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As If We Didn’t Already Know…

By Staff | Mar 2, 2010

No, it isn’t exactly rocket science.

One look a round the landscape should provide enough data to make an educated guess that this winter is quite possibly one of the snowiest in Iowa History – at least in the Palo Alto County area, that is.

Iowa State Climatologist Harry Hillaker announced late last week that the statewide snowfall average for this winter now stands at 43.1 inches of snow. But, Hillaker also cautions that figure is not official, because local snowfall totals are actually much higher.

“Your area in Northwest Iowa has been the epicenter for storms this winter,” Hillaker said, referring to Palo Alton, Dickinson, Clay, Emmet and Buena Vista Counties, along with portions of Kossuth County.

The snow season started with an Oomph, rather than a bang, when a Christmas Eve and Christmas Day storm dumped 26 inches of snow in the area. Successive snowfalls added more and more of the white stuff until the average snowfall cover in the region stands at close to 60 inches, according to several weather reporters in the region.

Though this winter’s numbers trail the record by nearly 18 inches, the snow season is far from over.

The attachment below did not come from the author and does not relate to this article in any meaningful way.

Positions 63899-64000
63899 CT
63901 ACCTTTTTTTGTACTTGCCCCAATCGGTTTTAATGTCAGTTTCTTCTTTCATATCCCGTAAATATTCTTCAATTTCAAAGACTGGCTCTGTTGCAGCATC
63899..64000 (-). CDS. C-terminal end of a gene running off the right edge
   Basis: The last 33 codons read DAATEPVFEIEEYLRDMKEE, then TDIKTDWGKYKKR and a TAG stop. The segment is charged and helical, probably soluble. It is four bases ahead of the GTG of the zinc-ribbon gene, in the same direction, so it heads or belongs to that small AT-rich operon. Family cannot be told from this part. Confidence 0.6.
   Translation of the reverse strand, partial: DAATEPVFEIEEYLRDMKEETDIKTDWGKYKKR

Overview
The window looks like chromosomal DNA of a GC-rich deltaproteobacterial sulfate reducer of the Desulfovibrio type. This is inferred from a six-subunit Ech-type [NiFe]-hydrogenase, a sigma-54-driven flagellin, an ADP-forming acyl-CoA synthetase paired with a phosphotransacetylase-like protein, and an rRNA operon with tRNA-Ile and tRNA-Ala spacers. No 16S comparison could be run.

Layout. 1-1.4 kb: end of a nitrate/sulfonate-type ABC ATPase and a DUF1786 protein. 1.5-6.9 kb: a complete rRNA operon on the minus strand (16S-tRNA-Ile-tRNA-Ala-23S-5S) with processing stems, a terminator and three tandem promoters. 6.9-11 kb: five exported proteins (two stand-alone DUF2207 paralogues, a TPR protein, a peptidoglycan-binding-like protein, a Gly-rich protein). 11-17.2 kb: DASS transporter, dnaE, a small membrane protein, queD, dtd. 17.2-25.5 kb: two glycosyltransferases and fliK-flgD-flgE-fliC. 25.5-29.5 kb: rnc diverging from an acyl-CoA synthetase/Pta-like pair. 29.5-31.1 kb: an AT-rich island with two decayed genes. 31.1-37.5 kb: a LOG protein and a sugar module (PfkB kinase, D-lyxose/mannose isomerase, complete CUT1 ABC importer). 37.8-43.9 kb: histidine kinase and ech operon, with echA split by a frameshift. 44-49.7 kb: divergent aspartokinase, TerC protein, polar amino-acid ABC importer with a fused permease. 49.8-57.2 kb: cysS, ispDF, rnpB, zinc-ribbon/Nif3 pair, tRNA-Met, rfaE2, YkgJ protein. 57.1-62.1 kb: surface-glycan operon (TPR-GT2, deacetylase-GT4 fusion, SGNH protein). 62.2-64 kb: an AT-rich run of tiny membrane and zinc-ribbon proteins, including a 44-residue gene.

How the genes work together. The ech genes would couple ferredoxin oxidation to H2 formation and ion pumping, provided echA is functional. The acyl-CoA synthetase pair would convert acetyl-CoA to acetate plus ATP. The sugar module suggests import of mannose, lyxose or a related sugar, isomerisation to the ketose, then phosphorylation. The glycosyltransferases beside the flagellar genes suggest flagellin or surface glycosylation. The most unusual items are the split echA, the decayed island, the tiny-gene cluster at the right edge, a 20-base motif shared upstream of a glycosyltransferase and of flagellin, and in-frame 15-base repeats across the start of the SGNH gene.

According to the state climatologist, the current average of 43.1 inches is 16th out of 123 years of records, but just less than three inches of additional snowfall would move this year’s total to seventh place, ahead of the winter of 2000-2001.

With the statewide record snowfall mark set at 59 inches back in 1961-62, it would seem pretty tough to beat that mark. But then again, maybe not.

“We would still have to be above normal to beat that year,” Hillaker said. “That still won’t be easy to do, but it’s not out of the realm of possibility.”

Keeping in mind that according to records, over half of the snowfall back in 1961-62 came in the second half of February and early March, noting is impossible, as far as snowfall goes. And, don’t forget the old adages of a snowstorm every year during the Girls State Basketball Tournament, which started Monday, March 1.

The normal snowfall totals of this year might qualify this winter for second place above the 52.6 inches in 1911-1912, according to Hillaker. The third and fourth-place records of 51.4 inches in 1935-1936 and 51 inches in 1959-1960 are close behind, followed up by the fifth place record of 49.3 inches in 1978-79 and as recently as 2007-2008, set the tenth best mark with 45.1 inches.